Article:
Tuesday, August 2, 2011

Animals, humans included, use pollution to appropriate territory through defiling it

Posterized photo: Boston Industrial Sunset by Jean Stimmell ©2011
"Michel Serres, an eccentric French philosopher, has written the first truly philosophical work of the mental environmentalist movement, a radical re-conception of pollution that hones the Adbusters critique. The big idea of his book, Malfeasance: Appropriation Through Pollution?, is that animals, humans included, use pollution to mark, claim, and appropriate territory through defiling it and that over time this appropriative act has evolved away from primitive pollution, urine and feces, to "hard pollution", industrial chemicals, and "soft pollution", the many forms of advertising."*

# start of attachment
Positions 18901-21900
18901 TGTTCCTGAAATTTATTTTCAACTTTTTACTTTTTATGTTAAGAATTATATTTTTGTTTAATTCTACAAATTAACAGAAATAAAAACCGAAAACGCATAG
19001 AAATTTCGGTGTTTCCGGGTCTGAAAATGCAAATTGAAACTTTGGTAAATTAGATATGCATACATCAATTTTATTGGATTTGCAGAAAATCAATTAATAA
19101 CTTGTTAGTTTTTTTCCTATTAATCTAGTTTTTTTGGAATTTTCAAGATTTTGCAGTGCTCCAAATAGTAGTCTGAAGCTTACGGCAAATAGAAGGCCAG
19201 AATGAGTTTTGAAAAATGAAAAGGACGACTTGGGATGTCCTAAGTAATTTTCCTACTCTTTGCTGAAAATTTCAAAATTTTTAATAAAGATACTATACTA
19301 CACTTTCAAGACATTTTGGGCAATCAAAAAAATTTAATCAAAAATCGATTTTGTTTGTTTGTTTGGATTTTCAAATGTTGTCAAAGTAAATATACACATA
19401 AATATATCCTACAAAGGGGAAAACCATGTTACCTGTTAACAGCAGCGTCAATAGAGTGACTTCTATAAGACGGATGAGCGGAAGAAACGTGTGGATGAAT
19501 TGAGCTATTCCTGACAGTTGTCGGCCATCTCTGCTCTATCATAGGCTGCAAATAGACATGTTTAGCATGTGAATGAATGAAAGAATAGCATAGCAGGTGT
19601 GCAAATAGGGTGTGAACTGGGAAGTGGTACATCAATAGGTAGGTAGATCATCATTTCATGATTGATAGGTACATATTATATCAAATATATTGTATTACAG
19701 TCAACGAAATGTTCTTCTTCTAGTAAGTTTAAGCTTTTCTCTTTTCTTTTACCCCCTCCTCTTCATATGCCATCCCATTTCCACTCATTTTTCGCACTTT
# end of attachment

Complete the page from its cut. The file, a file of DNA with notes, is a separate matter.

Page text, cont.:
* See Adbusters: 
http://www.adbusters.org/blogs/blackspot-blog/michel-serres-mental-environmentalist.html
A Tumor on Tradition     Jean Stimmell ©2011
"Let us define two things and clearly distinguish them from one another," Michel Serres writes, "first the hard [pollutants], and second the soft. By the first I mean on the one hand solid residues, liquid gases, emitted throughout the atmosphere by big industrial companies or gigantic garbage dumps, the shameful signature of big cities. By the second, tsunamis of writings, signs, images, and logos flooding rural, civic, public and natural spaces as well as landscapes with their advertising. Even though different in terms of energy, garbage and marks nevertheless result from the same soiling gesture, from the same intention to appropriate, and are of animal origin."
To check out Michel Serres landmark book, click here: Malfeasance: Appropriation Through Pollution?
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